Odds are that Phil Taylor won't be going anywhere. Though he missed much of the 2012 season after tearing his pectoral last May and played just 273 snaps as a result, he's Cleveland's best defensive lineman and like his 3-4 counterparts, spends most of his time in run defense and pass rush, though in a different ratio—with the switch, he'll have fewer pass-rushing snaps and more against the run.

Five of the nine defensive linemen to get significant snaps in 2012 all were defensive tackles—Taylor, rookies Billy Winn and John Hughes, veteran Ahtyba Rubin and free-agency acquisition Ishmaa'ily Kitchen. The rookies aren't likely out of jobs—and between the two, Hughes is the most safe.

Hughes played defensive end and tackle in college at Cincinnati, in a hybrid (4-3 and 3-4) alignment, which is why he moved to 4-3 defensive tackle for the Browns. He will just need to shift back to end in the Browns' new 3-4 scheme.

Winn was a defensive tackle in college and just a sixth-round pick last year, so it's possible he becomes an odd man out; however, he performed well in his 10 starts in 2012, which means it's likely the Browns try to mold him into a backup 3-4 end rather than cut ties with him right away. His experience in a 3-3-5 at Boise State makes him moldable.

Rubin, however, could be out of Cleveland. Of his 691 snaps in 2012, 427 were in the pass rush. While he has a very real chance of being the Browns' 3-4 nose tackle, he might also have to prove that he can handle 3-4 outside linebacker duties—especially considering that the Browns will be scouring both the free-agent market and the draft for players who come from a 3-4 background to begin with.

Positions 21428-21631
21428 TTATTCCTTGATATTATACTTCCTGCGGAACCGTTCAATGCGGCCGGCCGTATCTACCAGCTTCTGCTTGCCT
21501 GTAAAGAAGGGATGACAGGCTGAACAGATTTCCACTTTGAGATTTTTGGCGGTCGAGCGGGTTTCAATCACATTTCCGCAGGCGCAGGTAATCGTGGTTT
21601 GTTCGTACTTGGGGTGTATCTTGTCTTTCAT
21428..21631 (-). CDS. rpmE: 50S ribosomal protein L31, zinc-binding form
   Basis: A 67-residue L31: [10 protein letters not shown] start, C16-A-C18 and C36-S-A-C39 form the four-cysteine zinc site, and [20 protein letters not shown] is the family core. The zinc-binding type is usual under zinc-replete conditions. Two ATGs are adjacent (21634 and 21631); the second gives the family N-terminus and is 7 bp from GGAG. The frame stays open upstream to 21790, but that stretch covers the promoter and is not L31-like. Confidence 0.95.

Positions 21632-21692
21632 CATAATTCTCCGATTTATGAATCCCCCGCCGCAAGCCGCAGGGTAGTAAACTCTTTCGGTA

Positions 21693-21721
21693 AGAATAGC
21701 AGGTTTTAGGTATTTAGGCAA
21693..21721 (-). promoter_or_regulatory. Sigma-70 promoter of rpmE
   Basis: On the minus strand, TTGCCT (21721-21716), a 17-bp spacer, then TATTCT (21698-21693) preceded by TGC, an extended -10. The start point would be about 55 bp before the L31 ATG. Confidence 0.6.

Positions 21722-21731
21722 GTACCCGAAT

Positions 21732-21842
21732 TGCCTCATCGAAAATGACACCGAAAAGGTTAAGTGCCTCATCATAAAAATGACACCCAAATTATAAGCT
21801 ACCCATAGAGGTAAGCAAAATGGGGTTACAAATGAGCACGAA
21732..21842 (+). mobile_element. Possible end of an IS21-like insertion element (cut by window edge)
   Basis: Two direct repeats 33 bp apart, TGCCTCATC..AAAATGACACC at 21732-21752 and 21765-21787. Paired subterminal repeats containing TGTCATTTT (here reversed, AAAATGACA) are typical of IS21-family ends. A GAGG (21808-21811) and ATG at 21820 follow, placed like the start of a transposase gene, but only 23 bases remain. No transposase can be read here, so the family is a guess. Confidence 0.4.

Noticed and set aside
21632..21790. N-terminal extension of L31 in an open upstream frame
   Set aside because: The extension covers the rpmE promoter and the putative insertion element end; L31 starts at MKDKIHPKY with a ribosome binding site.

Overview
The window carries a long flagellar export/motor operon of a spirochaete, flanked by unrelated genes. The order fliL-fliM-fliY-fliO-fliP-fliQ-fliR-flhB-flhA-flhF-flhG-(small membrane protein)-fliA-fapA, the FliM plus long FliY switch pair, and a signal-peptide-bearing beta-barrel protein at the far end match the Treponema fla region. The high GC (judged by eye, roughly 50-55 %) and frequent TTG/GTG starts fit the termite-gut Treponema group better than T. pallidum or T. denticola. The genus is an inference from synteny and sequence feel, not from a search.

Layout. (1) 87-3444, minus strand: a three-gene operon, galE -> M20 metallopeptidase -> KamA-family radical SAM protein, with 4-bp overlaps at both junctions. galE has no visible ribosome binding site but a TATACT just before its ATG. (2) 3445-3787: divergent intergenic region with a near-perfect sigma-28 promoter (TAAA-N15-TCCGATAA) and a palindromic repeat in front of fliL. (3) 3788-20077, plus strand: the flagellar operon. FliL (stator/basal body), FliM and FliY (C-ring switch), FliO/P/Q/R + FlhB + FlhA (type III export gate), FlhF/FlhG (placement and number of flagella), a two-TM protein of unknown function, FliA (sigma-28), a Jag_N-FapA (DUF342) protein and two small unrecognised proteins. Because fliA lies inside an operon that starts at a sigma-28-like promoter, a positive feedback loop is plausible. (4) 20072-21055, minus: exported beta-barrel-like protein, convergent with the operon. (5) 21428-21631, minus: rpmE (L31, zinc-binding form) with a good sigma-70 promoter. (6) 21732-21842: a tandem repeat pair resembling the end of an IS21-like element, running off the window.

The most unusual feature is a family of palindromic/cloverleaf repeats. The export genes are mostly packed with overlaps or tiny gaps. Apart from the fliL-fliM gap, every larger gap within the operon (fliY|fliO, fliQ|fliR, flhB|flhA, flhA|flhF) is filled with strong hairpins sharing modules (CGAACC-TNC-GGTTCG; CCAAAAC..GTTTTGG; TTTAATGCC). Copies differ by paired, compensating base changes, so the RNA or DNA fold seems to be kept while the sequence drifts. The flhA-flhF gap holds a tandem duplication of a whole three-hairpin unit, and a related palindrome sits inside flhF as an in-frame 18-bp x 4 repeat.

What may save Rubin, though, is the fact that he's the Browns' second-highest paid player; they cannot simply cut him considering the cap hit. They'll need to trade him if they find he's not a right fit in the new scheme.

The Browns in general had an issue with the pass rush in 2012. No one player had a double-digit sack total, which should be a priority when it comes to who they'll put at outside linebacker in a 3-4 scheme. Defensive end Jabaal Sheard led the team in sacks with seven, but he had only 19 snaps in coverage.

Though 3-4 outside backers have coverage as their third priority (for example, Pittsburgh's James Harrison played 837 snaps in 2012, with 338 against the run, 310 in pass rush and 189 in coverage), Sheard still hasn't been in coverage as much as a 3-4 outside backer generally is.

The same goes with fellow ends Frostee Rucker and Juqua Parker. Parker is a free agent in 2013 and was brought on to bolster the Browns' defensive end depth in 2012, so we can likely pencil in his departure; Rucker's job security is also questionable because he's made such a name for himself as a 4-3 end.

Obviously, changes to Cleveland's defensive roster are coming. It won't be completely seamless for the team to make the switch from 3-4 to 4-3 and it might not pay off major dividends in the first year.

There are ways to make the change less painless—for example, better play from the offense can help mask any problems that may arise from 4-3 defenders switching to a 3-4, and the fact that the Browns have a lot of cap room to work with means they have a better chance of landing 3-4 veterans in free agency—but it will likely take more than just one season for Horton's vision to come to life. 

We're not talking another five-year plan here, by any means, but this latest change means that patience must remain a virtue in Cleveland.